Perhaps they have, after all none of us are economists. As for pet projects, anything they spend money is going to be called a pet project by someone sadly. However this money being spent is on the former President as well....the current government wouldn't be spending it if the country wasn't in the huge mess its in. The Iraq war will continue to cost the US money long after its over and that spending will surpass anything we can think of right now. After all they is the cost to care for our vets, replacing lost equipment, troops, etc. That will easily run into the trillions, but no one is thinking about that. I think the one thing that everyone will agree on is that everyone will disagree. I forget who said it, but when it comes to politics, perception is reality. Part of the economic mess was caused by public perception.....perceive there is a problem and then there is one. Changing public perception will not fix everything but any measure, but I think it will help immensely to get things back on track. People going out and spending money will help get the ball rolling....just like the tax credit may help nudge people to buy a home now rather than in a year.
I guess my frustration is that this was an opporunity to do the right thing in the stimulus plan and they largely wasted it. 41% of home purchases right now are by first time homebuyers which leaves 60% of the buyers out of the fix provided in the plan to help the housing market. There are so many things that they could have done and they did so little. A tax credit is hardly the best option. They were going to do something. I get that. The problem is that this does not even qualify as a drop in the bucket. It was just a wasted opportunity in the time we most needed leadership.
Its my understanding that the credit was increased to $8,000 and it is not a loan as long as you live in the home for over 3 years. If you sell before the 3 years, you have to pay it back. If you don't, you don't have to pay a dime back.
Yeah you are correct it is 8k, I wish it had been 15k it would have really helped.
Some folks don't let facts and stats get in the way of beliefs and hopes. People either get it or they don't. To take the take credit out of the "stimulus" bill just shows you how serious the folks in D.C. are about "fixing" the housing problem. There are so many ways to "solve" the root of the economic issue and housing that costs far less than what has and will be done that I believe it makes all thinking people shake their hands and wonder what in fact is the agenda.
Some times I wish I understood less about the financial mess with CDO's, MBS, CDS,Fannie and Freddie, the bail outs and who got what money and the all the political posturing...it is painful to hear about when you have a basic understanding of the facts....
I think the biggest dissapointment has been the complete ignoral of a solution for helping homeowners who have lost their job or need to relocate and need to do a short sale to move on in life. So much equity has already been lost and these sellers need to move on without the majority of the lenders taking three months plus to approve the sale... or even worse... being held hostage by a second that will receive nothing if the property goes to foreclosure and are not happy being paid off with 3 to five thousand dollars to release their lien.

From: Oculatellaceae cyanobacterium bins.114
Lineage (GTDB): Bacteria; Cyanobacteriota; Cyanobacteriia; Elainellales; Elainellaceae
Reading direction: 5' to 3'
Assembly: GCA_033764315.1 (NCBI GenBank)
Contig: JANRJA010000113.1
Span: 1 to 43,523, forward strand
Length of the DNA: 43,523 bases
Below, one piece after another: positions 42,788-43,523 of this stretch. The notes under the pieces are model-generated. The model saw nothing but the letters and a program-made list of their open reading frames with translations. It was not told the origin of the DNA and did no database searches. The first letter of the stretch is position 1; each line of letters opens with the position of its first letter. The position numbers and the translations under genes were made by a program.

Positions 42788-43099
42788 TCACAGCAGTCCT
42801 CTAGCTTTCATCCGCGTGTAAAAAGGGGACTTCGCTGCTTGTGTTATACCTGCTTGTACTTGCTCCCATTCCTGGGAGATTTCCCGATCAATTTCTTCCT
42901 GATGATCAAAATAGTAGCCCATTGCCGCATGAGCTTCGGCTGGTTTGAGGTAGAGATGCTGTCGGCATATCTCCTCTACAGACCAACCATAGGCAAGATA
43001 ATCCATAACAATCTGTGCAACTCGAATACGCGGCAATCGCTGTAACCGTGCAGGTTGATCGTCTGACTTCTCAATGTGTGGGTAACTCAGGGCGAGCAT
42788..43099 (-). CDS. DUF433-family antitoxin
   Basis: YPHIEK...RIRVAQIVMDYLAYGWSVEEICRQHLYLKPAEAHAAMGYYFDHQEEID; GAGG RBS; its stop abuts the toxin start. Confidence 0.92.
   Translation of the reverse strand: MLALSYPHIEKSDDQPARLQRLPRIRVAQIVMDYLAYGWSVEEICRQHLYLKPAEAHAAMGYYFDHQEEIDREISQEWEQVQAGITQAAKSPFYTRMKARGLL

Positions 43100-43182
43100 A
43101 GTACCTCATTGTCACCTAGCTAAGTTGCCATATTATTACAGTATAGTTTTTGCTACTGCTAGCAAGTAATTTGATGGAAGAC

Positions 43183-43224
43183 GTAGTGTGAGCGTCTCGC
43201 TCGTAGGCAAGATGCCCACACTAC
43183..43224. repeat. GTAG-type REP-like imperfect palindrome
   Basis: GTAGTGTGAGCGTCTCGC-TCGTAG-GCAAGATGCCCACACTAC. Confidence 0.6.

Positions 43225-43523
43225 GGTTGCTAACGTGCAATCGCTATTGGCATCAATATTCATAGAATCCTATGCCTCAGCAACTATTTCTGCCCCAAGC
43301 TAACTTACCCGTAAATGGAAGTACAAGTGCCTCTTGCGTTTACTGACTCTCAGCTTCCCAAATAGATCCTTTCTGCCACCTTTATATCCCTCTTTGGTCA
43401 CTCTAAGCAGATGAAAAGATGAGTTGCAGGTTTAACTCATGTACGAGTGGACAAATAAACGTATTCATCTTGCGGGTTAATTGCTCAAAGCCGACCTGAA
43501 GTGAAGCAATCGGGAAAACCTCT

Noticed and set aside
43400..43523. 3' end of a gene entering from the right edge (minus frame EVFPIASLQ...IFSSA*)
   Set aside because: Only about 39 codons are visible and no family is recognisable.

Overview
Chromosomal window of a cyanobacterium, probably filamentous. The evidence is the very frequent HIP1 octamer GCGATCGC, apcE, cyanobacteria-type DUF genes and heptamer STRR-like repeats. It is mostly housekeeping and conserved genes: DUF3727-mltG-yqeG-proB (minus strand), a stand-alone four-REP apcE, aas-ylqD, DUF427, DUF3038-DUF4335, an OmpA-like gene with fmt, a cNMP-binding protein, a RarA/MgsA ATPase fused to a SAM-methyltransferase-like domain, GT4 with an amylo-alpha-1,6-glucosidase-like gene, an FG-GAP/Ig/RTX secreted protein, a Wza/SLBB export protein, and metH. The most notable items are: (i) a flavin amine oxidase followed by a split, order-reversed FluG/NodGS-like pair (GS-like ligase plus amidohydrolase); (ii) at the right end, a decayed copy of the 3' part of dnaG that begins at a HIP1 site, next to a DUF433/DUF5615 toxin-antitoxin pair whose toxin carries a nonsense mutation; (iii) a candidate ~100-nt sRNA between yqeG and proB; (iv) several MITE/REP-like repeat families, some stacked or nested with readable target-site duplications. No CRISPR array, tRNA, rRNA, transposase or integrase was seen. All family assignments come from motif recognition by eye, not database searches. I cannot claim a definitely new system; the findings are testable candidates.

Another thought... concerning the theory of housing being the reason we are in a recession. Housing kept us out of a major recession after 2001 due to the Billions in Mortgage Equity Withdrawals where the cash was taken out and spread throughout the economy. Tweaking interest rates after 9/11, loosening lending standards and flooding the market with trillions in investment capital raised home values to begin with... enabling a huge increase in MEW that fueled the economy. Calculated risk has a really good chart that shows this amount here --> http://www.calculatedriskblog.com/2009/03/q4-mortgage-equity-extraction-strongly.html
Tweaking with the forces that create a "normal" market such as tax credits, low interest rates, etc.. eventually end up doing more harm then good. While not always evident.. it does eventually show up and the price has to be paid. The 2009 first time homebuyers Tax Credit is good until Dec. 1st. What happens afterwards? Are interest rates going to be artificially low forever? Are we just slowing down the inevitable and delaying the correction process?
I completely agree with your anaylsis of what happened with this prior legislation. Thankfully it sounds like they are trying to bring it back this year. Big suprise something we as Realtor's lobbied for might actually happen because they've seen the success with the first time home buyer credit. Hopefully they get it right this time. Only time will tell. I really enjoy reading your blog your professional insight is a breath of fresh air.